See biographies by J. Neary (1971) and R. M. Williams (1971).
(born Jan. 14, 1940, Nashville, Tenn., U.S.) U.S. politician and civil-rights leader. The son of prominent educators, Bond graduated from Morehouse College. In 1960 he helped create the Student Nonviolent Coordinating Committee (SNCC). In 1965 he was elected to the Georgia legislature, but his support of a SNCC statement accusing the U.S. of violating international law in the Vietnam War caused the legislature to deny him his seat. He was twice reelected and was twice more refused entry. The U.S. Supreme Court ruled his exclusion unconstitutional in December 1966, and he assumed his seat in January 1967. He later served in the state senate (1975–87). In 1998 he became chairman of the NAACP.
Learn more about Bond, (Horace) Julian with a free trial on Britannica.com.
Horace Julian Bonds (born January 14 1940) is an American leader of the American Civil Rights Movement. While a student at Morehouse College in Atlanta, Georgia during the early 1960s, he helped found the Student Nonviolent Coordinating Committee (SNCC). He has been Chairman of the National Association for the Advancement of Colored People (NAACP) since 1998.
In 1960, Bond was a founding member of the Student Nonviolent Coordinating Committee and served as communications director from 1961 to 1966. From 1960 to 1963, he led student protests against segregation in public facilities in Georgia.
Bond left Morehouse in 1961, returning to complete his degree, a BA in English, in 1971. He helped found the Southern Poverty Law Center (SPLC), a public interest law firm based in Montgomery, Alabama, along with Morris Dees. He was that organization's president from 1971 to 1979. Bond remains a member of the board of directors of the SPLC.
In 1965, Bond was one of 8 African Americans elected to the Georgia House of Representatives. On January 10 1966, however, the Georgia state representatives voted 184-12 not to seat him because he publicly endorsed the SNCC's statement of opposition to U.S. policy in the Vietnam War and his sympathy for persons who were "unwilling to respond to a military draft". A U.S. District Court panel ruled 2-1 that the Georgia House had not violated any federal rights. In 1966, the Supreme Court of the United States ruled 9-0, in the case of Bond v. Floyd (385 U.S. 116), that the Georgia House of Representatives had denied Bond his freedom of speech and that it was required to seat him.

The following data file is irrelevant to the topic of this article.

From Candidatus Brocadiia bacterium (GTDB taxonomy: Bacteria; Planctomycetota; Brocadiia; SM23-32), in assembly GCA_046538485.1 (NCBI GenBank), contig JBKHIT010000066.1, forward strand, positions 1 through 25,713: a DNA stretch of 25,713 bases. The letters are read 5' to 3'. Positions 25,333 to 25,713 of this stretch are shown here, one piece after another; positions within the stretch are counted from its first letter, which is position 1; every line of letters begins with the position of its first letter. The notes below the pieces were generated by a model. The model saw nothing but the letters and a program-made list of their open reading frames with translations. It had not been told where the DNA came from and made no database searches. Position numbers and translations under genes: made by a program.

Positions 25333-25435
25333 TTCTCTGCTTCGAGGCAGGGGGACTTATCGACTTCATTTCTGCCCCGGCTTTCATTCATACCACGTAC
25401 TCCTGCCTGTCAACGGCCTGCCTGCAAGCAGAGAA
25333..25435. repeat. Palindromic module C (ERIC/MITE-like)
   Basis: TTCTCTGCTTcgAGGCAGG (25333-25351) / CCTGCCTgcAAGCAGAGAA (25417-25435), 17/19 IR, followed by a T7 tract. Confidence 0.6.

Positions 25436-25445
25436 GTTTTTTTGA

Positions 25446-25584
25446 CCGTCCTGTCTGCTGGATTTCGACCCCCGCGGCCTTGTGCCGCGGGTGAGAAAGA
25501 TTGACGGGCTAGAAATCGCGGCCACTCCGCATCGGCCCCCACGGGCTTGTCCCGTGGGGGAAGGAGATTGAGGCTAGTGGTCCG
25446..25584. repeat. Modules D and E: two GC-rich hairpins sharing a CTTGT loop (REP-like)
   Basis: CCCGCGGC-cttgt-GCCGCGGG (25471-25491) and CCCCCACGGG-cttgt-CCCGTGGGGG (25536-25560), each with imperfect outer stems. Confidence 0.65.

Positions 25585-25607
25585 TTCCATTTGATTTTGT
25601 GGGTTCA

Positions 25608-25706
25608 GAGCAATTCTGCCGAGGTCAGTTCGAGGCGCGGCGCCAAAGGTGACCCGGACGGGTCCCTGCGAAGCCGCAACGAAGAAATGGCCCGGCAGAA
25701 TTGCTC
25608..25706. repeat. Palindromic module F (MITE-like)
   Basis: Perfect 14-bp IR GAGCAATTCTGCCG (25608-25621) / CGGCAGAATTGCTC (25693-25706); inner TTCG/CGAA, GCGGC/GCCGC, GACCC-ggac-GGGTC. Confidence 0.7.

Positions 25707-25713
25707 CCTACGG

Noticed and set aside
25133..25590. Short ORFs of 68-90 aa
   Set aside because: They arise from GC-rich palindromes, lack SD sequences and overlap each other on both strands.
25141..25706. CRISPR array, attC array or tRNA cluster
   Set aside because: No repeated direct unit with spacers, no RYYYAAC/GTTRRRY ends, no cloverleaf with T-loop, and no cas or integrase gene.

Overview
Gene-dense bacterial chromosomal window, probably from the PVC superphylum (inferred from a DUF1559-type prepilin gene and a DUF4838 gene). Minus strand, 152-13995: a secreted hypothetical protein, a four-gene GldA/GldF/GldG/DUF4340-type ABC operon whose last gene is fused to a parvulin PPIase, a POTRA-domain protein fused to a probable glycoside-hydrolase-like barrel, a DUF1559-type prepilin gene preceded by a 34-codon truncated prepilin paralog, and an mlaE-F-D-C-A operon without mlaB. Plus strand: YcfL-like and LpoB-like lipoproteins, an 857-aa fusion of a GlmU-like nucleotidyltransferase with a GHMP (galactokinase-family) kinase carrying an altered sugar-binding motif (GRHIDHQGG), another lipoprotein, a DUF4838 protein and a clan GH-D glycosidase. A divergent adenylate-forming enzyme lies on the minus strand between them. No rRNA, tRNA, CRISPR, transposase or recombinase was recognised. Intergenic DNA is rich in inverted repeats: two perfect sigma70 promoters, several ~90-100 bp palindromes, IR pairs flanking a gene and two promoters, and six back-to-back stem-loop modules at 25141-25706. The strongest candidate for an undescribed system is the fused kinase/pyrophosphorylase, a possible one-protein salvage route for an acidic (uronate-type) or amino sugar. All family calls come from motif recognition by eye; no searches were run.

From 1965 to 1975, he served as a Democratic member in the Georgia House for four terms. He went on to serve six terms in the Georgia Senate from 1975-1986.
During the 1968 Presidential election, Bond led a challenge delegation from Georgia to the Democratic National Convention in Chicago. Here, unexpectedly and contrary to his intention, he became the first African-American to be proposed as a major-party candidate for Vice President of the United States. While expressing gratitude for the honor, the 28-year-old Bond quickly declined, citing the constitutional requirement that one must be at least 35 years of age to serve in that office.
Bond resigned from the Georgia Senate to run for the United States House of Representatives, but he lost to civil rights leader John Lewis in a bitter contest in which Bond was accused of using cocaine and other drugs. Bond was later the target of an investigation by the U.S. Attorney's office, during which his estranged wife, Alice, made numerous accusations of drug use to the Atlanta Police Department while refusing to testify to a grand jury after receiving a phone call from Andrew Young, who was at that time Mayor of Atlanta. In the 1980s and 1990s, Bond taught at several universities, including American, Drexel, and Harvard universities and the University of Virginia.
Bond is at present Chairman of the NAACP while continuing to write and lecture about the history of the civil rights movement and the condition of African Americans and the poor. He is President Emeritus of the Southern Poverty Law Center. He hosted America's Black Forum from 1980 until 1997. He remains a commentator for the Forum, for radio's Byline, and for NBC's The Today Show. He authored the nationally-syndicated newspaper column Viewpoint. He narrated the critically-acclaimed PBS series Eyes on the Prize in 1987 and 1990.
He has published A Time To Speak, A Time To Act, a collection of his essays, as well as Black Candidates Southern Campaign Experiences. His poems and articles have appeared in a Who’s Who list of magazines and newspapers.
Bond has been a strong critic of the Bush administration since it came to office in 2001. Twice that year, first in February to the NAACP board and then in July at that organization's national convention, he attacked the administration for selecting Cabinet secretaries "from the Taliban wing of American politics". Bond specifically targeted Attorney General John Ashcroft, who had opposed Affirmative Action, and Interior Secretary Gail Norton, who defended the Confederacy in a 1996 speech on states' rights. The selection of these two individuals, Bond said, "...whose devotion to the Confederacy is nearly canine in its uncritical affection", "appeased the wretched appetites of the extreme right wing". Then-House Majority Leader Dick Armey responded to Bond's statement with a letter accusing NAACP leaders of "racial McCarthyism.
Bond was quoted in a New York Times article in 2003 criticizing the names of public schools named for Confederate leaders by saying that "if Robert E. Lee had had his way, [black children] would still be in bondage."
In 2008, Bond will receive an honorary degree from The George Washington University, where he will deliver the 2008 Commencement keynote address.